No matter how you spin Swansea’s record so far this season, the situation looks bleak in South Wales. While the club has achieved victories against Aston Villa, Manchester United and Newcastle, it has been mired by a string of losses against Arsenal, Watford, Southampton, Stoke and Norwich, as well as draws against Sunderland, Spurs, Chelsea, Everton and — from this past Saturday — Bournemouth. If the club wants to pull itself out of its current spot of 14th in the table, something needs to change quickly given that the next several matches for the Swans are against Liverpool, Leicester, Manchester City and West Ham United.
In previous seasons at Swansea, the Welsh club has encountered barren patches of form but the club has always pulled itself out of trouble with relative ease without the worry of dropping into the relegation zone.
This time, however, it’s a completely different situation.
The last time Swansea played a decent 90 minutes was on August 30 when they defeated Manchester United 2-1. That’s almost 3 months ago. Since that win at home against Manchester United, the Swans haven’t won any of their last 5 matches at the Liberty Stadium. And both home and away, they’re averaging 0.77 goals per game.
Results aside, the current Swansea team is playing its worst form of football since being promoted to the Premier League in 2011. Confidence is at a low. The team’s performances are riddled with uncharacteristic mistakes and bad passing. And the Swanselona style of play has long been tossed out of the window. The only positives that remain are a few flashes of brilliant skill on the pitch usually as a result of Andre Ayew combining well with his teammates.
What has gone wrong?
Goals breed confidence. But vice-versa, a lack of goals can have a dramatic impact on a team’s confidence and morale. And that’s precisely what we’re seeing at Swansea right now. The players and coaches are working hard, but all of their efforts are ending in nothing because the club can’t put balls into the back of the net.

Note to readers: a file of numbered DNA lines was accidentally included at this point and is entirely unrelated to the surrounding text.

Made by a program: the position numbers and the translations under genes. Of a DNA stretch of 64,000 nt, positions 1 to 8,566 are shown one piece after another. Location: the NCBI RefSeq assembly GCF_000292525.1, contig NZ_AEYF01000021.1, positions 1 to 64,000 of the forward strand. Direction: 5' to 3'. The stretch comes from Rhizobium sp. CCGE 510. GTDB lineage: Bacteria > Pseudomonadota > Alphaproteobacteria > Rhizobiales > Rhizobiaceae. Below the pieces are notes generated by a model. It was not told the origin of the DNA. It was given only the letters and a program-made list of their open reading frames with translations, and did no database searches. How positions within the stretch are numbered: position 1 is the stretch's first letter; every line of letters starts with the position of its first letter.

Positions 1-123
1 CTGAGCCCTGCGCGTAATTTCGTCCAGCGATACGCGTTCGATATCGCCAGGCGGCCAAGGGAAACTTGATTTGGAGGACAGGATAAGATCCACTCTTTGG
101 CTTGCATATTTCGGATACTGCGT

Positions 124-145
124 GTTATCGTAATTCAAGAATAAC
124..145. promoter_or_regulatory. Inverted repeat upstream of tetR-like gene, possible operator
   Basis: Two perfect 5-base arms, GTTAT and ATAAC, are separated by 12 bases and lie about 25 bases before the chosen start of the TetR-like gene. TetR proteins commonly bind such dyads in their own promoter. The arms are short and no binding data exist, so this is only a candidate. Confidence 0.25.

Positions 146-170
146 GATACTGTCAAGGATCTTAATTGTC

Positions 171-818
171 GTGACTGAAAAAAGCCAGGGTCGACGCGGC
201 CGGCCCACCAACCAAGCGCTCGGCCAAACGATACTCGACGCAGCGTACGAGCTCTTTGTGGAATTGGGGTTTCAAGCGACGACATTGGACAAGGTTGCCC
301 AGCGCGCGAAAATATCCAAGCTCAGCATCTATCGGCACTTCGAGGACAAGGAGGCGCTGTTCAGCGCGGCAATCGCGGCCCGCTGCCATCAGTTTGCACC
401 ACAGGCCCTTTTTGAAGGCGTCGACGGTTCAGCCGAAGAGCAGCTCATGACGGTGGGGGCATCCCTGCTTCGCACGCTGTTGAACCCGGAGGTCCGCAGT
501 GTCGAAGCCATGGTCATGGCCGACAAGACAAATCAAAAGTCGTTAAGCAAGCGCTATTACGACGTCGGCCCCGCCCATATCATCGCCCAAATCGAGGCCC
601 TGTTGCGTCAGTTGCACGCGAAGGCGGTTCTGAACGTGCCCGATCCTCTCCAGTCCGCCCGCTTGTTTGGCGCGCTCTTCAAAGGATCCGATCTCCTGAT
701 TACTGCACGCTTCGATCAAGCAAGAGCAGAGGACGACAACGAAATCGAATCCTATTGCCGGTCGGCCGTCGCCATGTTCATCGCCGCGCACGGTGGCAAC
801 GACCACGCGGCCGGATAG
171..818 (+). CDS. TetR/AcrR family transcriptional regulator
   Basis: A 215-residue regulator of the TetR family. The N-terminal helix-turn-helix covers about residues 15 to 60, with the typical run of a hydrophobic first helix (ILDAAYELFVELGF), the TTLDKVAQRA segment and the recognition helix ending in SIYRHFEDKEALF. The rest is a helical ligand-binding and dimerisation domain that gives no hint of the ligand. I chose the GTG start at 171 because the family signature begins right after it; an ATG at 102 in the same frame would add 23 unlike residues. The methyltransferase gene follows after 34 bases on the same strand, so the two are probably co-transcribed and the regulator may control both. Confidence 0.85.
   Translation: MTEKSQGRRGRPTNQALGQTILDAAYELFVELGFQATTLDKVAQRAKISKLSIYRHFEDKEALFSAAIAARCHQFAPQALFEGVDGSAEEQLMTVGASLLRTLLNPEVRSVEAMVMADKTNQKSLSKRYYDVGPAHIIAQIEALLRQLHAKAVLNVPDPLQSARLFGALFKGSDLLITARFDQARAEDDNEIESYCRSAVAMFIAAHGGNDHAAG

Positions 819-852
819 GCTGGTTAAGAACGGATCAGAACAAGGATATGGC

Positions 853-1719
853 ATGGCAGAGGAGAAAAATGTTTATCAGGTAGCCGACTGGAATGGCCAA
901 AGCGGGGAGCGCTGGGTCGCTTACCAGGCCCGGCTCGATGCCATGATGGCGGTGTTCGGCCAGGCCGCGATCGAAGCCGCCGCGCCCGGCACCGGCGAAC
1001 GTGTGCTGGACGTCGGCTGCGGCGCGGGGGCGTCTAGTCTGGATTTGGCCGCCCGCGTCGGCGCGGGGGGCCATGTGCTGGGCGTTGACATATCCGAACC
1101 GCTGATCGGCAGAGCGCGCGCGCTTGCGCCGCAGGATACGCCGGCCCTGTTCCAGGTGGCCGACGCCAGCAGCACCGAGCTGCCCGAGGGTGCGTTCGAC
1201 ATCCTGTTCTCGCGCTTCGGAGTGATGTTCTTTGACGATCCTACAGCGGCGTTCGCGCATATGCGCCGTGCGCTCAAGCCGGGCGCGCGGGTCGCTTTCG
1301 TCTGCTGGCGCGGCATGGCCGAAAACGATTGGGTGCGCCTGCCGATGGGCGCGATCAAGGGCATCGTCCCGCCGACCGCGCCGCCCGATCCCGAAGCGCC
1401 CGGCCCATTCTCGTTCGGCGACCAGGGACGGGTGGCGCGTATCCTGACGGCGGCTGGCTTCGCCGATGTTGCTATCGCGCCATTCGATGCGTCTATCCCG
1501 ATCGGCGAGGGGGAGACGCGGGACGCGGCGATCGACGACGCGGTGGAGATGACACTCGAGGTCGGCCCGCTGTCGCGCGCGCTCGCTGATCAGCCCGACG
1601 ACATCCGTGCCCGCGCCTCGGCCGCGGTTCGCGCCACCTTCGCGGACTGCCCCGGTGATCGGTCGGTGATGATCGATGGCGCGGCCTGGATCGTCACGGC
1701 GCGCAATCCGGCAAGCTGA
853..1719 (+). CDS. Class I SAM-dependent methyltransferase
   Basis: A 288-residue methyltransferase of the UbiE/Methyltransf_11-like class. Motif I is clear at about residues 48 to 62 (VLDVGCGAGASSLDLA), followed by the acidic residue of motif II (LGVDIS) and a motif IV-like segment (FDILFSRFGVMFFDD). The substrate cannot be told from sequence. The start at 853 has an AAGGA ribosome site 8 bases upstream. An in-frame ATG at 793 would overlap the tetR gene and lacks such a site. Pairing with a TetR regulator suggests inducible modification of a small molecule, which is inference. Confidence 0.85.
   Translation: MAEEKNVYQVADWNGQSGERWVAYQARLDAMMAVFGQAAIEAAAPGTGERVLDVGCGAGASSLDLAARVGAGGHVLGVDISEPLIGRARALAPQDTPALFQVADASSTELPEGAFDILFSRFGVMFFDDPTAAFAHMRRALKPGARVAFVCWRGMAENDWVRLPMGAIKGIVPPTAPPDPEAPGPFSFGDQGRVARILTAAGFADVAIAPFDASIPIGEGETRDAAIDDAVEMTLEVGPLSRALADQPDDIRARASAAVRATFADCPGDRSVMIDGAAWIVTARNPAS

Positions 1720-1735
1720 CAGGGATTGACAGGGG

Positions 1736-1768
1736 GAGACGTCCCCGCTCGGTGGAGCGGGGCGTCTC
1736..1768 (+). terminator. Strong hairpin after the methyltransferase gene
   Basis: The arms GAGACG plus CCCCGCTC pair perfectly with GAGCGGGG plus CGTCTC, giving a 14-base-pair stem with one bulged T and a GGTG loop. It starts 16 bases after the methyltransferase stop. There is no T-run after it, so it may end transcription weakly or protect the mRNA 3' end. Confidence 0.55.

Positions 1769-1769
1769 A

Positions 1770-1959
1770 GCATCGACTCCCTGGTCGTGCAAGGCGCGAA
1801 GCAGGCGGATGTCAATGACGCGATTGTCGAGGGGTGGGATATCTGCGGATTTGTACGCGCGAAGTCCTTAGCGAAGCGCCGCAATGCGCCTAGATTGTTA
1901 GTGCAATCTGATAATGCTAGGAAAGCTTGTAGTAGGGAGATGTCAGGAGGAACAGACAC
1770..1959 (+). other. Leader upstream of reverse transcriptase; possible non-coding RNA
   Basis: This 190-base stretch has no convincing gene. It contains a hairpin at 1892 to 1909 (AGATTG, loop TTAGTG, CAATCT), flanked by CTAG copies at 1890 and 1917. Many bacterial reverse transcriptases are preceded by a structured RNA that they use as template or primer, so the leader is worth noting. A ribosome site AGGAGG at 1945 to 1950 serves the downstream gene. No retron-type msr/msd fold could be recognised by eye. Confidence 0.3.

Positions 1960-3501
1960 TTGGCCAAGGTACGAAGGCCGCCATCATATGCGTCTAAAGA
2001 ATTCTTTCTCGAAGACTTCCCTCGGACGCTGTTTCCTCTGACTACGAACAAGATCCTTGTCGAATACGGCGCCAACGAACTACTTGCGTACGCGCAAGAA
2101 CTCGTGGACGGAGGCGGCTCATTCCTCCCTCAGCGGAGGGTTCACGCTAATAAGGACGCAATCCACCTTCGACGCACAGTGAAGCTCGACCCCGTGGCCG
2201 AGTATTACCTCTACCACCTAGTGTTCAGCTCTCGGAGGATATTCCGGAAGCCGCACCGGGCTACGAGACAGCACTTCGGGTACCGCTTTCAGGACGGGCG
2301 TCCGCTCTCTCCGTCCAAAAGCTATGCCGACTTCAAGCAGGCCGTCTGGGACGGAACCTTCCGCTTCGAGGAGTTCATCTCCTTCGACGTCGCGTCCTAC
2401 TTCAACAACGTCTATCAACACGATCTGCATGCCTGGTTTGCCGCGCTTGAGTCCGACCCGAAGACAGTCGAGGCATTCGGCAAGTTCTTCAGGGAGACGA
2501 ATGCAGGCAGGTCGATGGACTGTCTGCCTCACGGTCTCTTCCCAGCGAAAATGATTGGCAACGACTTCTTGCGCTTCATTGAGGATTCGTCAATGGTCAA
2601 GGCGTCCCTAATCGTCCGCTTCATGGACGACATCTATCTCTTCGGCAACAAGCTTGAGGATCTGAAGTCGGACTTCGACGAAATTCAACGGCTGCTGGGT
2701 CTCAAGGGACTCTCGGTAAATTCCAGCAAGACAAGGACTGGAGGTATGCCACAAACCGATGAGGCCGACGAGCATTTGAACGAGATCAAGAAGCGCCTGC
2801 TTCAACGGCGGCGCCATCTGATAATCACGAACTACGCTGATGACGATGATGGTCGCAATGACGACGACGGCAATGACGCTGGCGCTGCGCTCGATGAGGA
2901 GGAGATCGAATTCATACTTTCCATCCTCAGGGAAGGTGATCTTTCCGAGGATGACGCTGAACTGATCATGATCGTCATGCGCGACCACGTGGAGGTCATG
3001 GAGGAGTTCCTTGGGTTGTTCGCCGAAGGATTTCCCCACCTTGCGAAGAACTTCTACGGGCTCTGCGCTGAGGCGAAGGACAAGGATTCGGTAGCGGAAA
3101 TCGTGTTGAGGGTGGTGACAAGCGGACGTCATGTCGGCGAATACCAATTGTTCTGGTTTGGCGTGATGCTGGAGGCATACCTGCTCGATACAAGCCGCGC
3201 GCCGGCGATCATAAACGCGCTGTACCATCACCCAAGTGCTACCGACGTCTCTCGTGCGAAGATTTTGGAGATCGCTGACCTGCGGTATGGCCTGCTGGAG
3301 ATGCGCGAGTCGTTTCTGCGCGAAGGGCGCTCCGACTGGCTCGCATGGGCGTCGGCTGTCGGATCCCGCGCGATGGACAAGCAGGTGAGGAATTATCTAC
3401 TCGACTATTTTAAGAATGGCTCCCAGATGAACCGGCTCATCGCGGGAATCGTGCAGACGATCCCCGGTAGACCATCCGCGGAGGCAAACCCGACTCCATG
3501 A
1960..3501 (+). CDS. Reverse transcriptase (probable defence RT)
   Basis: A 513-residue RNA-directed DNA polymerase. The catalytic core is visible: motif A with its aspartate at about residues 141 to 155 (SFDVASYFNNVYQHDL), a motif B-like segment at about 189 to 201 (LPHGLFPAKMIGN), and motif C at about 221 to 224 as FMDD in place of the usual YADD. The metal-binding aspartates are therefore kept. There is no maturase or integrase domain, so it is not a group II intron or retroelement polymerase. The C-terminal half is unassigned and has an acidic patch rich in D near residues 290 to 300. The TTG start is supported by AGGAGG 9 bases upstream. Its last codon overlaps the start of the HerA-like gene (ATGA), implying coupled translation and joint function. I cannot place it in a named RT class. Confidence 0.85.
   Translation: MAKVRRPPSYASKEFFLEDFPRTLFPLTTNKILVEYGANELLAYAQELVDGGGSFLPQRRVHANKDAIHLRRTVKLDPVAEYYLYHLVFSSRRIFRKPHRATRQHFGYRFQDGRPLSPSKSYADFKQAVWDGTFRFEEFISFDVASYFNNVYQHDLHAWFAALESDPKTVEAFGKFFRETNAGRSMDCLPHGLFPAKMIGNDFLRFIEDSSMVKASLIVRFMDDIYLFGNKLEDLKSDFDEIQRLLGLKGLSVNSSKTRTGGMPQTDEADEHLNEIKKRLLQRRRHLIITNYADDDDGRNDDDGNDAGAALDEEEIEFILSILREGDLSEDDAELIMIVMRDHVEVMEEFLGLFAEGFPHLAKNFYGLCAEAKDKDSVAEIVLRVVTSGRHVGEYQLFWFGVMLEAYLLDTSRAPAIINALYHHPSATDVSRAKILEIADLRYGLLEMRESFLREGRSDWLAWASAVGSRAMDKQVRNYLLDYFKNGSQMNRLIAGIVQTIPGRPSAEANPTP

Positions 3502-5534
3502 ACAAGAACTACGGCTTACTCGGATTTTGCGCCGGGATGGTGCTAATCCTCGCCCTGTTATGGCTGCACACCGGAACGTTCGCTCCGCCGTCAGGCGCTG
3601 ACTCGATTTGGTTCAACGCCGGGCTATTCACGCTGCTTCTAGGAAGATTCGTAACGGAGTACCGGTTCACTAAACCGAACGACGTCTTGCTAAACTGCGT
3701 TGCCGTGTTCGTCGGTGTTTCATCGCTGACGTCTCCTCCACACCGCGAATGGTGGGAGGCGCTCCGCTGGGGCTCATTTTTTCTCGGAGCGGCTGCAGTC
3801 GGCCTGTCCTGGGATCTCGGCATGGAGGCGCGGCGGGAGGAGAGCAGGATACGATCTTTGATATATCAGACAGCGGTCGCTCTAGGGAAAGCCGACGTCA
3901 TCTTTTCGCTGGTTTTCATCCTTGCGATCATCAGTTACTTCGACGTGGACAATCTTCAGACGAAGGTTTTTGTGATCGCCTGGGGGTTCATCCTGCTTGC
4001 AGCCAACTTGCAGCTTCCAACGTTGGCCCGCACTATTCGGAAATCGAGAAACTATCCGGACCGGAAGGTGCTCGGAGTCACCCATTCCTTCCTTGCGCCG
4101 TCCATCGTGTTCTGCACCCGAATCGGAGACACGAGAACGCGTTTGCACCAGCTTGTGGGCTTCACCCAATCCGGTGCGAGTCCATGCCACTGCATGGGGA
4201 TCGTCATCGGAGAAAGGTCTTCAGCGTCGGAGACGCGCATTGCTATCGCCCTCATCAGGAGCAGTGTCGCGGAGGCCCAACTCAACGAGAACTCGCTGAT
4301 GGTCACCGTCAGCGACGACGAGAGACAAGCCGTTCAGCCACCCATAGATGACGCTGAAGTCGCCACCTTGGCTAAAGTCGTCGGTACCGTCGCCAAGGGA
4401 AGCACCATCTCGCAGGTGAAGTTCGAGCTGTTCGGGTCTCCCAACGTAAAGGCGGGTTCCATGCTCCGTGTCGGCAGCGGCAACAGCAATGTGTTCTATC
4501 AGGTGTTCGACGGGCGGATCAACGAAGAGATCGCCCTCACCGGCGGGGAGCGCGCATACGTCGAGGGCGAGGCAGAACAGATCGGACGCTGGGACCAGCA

The easy analysis is to blame Swansea manager Garry Monk. But while Monk has made a couple of tactical mistakes so far this season, the number one reason why Swansea are in the situation they’re in is because they’re finally paying the price for selling striker Wilfried Bony in January.
When Wilfried Bony was in the team, the striker scored 25 goals in 43 league appearances. His strike rate of a goal every two games helped paper over cracks in the team as well as helping them punch above their weight.
While the sale of Bony for £25 million was too good for the Swans to pass up, the club only invested £9 million of the Bony money in the summer transfer window with the biggest signing being Eder for £4.7 million from Braga. The club decided that instead of splashing the cash to buy an up-and-coming striker, Swansea would put their faith in Bafetimbi Gomis to be the club’s number one goalscorer.
Unfortunately for the Swans, that gamble hasn’t paid off.
After Bony left the club in January, it gave Gomis a new lease of life. And then this season, he started it off with a bang, scoring a goal in each of the club’s first four matches. But the well has dried up and the inconsistent French striker hasn’t scored in his last 9 league games for the club.
Gomis can’t be relied on to produce results for the team. And Eder has had too little playing time to make much of an impact. He’s showed more glimmers of hope than Gomis, but Eder is probably not the answer either.
It’s a tough spot for the club and manager to be in at this time given their upcoming fixtures and dire results from their strikers.
I’m convinced that Monk is the man to manage the club moving forward for the foreseeable future, but he needs to be kept on a short leash. If the Swans can stumble through the next few weeks and pick up enough wins to take the pressure off the back of Monk and his players, then he needs to be given the chance in the January transfer window to add ammunition up front for the team. However, if results and performances continue at the same pace as they’ve done in the past few months, then the Swansea board of directors need to consider a change.
The situation the club is in right now is more of a direct result of the board’s decision to sell Bony. Monk could help tighten up the back four, but that’s not going to make enough of a difference if the team isn’t scoring at the other end of the pitch. What’s needed is for the club, directors and supporters to continue putting their confidence behind Garry Monk and his team. And vice-versa, the club’s coaching staff and players need to stay positive and play to their full potential. There’s enough talent in South Wales to get them through this rough patch, but additional resources are needed in January to strengthen this squad and return them to calmer waters.
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